• Badges for Baseball – Our flagship program builds partnerships between law enforcement and youth-serving organizations. We train officers as the coaches and mentors to improve relationships between at-risk youth and law enforcement.
    • Healthy Choices, Healthy Children – Our character education curriculum flipbooks provide adult coaches with tools to help impact at-risk youth. With these tools, coaches help kids make positive, healthy choices for a successful and fulfilling life, teaching them lessons about respect, personal responsibility, and teamwork.
    • Ripken Summer Camp Experience – Our youth-serving partners select deserving kids who are currently participating in our year-round program from across the country to come to Aberdeen, MD for an all-expenses paid, weeklong camp. During their experience, children learn from trained coaches, interact with kids from around the country, experience overnight camp with activities such as swimming, ropes course, and playing baseball.
    • Uncommon Athlete – The Uncommon Athlete program targets student-athletes and their coaches to use the power and platform of sports to change lives and reshape communities. We provide training to student-athletes, coaches, and parents on fostering a mindset that creates a culture of competition with character using a live assembly presentation and a season-long curric

    In addition to programs, we have created 58 Youth Development Parks in 18 different states over the last five years with a goal of creating 100 by 2020. In 2015, 239,000 kids had access to one of our Youth Development Park fields.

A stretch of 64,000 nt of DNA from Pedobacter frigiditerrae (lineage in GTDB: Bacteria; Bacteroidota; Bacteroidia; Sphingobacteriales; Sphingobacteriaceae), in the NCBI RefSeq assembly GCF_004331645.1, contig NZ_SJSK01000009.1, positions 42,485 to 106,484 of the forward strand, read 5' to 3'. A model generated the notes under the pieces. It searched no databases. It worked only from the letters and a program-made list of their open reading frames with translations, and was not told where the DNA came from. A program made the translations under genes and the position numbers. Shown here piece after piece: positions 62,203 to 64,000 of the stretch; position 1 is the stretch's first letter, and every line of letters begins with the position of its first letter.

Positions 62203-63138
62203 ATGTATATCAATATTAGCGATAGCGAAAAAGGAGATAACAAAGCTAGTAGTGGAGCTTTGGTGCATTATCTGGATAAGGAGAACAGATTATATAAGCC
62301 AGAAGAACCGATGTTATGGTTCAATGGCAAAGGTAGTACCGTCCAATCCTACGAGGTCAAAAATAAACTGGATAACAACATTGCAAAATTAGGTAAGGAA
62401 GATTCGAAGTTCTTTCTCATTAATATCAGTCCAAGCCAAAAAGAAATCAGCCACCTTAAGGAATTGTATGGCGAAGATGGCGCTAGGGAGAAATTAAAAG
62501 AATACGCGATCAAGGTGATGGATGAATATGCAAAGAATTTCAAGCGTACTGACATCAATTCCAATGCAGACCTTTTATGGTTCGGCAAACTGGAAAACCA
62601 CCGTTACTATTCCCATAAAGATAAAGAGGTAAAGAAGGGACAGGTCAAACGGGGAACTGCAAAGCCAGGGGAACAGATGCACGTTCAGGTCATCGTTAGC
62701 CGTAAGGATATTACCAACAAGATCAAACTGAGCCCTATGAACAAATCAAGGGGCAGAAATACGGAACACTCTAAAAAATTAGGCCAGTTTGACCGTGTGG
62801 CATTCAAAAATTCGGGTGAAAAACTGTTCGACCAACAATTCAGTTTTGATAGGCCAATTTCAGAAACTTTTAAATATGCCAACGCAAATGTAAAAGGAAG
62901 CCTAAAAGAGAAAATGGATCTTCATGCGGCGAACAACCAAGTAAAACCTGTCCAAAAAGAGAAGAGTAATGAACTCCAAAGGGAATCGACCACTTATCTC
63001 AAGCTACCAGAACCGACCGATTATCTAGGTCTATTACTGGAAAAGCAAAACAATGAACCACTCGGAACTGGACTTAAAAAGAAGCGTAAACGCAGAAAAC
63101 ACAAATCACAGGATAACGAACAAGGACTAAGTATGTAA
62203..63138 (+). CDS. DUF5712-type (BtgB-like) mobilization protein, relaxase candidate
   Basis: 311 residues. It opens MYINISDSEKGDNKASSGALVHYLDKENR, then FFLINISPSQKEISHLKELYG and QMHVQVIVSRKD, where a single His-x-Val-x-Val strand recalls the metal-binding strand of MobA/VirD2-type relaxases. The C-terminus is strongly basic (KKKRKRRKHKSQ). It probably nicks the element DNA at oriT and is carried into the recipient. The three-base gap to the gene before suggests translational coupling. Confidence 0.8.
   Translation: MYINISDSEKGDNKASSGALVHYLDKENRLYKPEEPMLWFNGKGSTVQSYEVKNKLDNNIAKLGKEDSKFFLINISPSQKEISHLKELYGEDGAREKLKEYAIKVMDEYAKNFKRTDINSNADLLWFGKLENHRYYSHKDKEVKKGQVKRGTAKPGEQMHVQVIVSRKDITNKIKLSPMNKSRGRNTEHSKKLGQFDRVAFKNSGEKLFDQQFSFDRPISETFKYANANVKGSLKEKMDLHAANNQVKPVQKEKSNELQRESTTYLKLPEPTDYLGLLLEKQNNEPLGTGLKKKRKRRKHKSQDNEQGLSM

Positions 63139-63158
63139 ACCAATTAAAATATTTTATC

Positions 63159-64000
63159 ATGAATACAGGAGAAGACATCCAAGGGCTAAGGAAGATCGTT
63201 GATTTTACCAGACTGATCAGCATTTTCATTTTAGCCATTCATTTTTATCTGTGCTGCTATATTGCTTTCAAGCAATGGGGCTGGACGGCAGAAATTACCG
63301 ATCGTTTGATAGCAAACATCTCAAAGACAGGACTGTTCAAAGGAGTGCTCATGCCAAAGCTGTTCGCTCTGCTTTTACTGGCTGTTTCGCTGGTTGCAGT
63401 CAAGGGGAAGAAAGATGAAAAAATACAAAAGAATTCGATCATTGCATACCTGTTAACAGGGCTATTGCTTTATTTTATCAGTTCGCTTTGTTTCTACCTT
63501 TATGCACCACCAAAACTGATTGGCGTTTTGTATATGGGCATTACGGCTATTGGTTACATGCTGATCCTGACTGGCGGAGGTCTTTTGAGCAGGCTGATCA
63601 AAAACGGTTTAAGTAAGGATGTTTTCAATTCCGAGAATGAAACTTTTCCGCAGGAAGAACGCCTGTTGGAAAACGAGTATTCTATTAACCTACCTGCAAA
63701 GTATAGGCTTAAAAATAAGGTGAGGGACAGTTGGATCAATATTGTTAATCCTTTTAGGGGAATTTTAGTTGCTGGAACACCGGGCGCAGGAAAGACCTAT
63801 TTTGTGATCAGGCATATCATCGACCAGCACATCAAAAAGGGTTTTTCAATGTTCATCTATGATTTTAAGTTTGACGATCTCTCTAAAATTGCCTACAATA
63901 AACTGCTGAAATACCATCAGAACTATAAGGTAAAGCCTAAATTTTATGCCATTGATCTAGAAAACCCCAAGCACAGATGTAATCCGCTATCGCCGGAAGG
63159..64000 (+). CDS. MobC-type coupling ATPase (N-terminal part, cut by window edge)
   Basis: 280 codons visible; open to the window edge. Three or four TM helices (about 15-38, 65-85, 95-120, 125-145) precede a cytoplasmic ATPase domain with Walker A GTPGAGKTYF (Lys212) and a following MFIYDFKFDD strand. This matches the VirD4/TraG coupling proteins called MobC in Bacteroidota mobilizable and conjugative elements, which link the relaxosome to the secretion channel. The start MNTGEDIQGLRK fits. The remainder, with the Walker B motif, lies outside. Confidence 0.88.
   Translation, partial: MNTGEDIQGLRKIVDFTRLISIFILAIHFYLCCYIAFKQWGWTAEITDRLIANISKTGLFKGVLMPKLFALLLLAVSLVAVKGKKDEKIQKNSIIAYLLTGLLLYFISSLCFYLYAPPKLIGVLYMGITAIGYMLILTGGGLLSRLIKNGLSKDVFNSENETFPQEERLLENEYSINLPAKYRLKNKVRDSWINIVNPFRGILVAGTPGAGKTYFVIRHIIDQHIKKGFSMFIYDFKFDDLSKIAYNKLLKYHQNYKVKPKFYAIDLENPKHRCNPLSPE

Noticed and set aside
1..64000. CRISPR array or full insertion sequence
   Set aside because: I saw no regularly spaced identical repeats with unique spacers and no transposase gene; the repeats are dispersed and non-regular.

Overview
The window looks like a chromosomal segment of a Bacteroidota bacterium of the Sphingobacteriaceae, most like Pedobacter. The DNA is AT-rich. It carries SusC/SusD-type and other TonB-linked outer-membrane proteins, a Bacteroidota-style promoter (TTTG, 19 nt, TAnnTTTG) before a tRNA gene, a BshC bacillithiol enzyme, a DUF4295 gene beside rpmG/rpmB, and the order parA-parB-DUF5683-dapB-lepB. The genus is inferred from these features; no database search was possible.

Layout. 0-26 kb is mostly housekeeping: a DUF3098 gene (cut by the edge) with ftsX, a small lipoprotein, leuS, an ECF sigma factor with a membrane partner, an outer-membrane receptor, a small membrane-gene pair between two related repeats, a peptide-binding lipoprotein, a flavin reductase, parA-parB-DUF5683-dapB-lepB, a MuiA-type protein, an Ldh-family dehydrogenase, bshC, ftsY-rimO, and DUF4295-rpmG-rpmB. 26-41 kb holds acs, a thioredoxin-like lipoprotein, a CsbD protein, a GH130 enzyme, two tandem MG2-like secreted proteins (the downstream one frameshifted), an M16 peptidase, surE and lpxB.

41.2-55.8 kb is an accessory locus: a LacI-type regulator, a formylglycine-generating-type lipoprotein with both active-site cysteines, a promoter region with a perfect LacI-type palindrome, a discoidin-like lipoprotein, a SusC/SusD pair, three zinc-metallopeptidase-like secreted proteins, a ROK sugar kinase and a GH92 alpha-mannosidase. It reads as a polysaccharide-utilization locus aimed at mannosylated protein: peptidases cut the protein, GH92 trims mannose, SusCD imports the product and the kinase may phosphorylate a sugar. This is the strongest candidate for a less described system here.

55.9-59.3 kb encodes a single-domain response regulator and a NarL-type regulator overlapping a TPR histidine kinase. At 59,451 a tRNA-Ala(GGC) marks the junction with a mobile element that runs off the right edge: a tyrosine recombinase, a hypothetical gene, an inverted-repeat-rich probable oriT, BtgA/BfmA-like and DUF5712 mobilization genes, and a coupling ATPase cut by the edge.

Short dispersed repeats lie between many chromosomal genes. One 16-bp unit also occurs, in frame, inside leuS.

The Cal Ripken, Sr. Foundation follows a strategic plan that includes goals and initiatives for each calendar year. The strategic plans covers the following core areas: Youth Development Parks/ Strategic Communities; Program Resource Development; Government Relations; Board Development & Management; and Marketing.
  3. What are the organization's capabilities for doing this?
    The Cal Ripken, Sr. Foundation has partnered with over 944 community-based partners and law enforcement volunteers in 2015. We operate with a team of 26 committed professionals including seven staff members dedicated to development and implementation of first-class programming. Since 2003, the Foundation has been a worthy steward of over $25 million in federal and state funding, restricted for use in delivering our juvenile crime prevention/mentoring program Badges for Baseball, and our core character education curriculum, Healthy Choices, Healthy Children.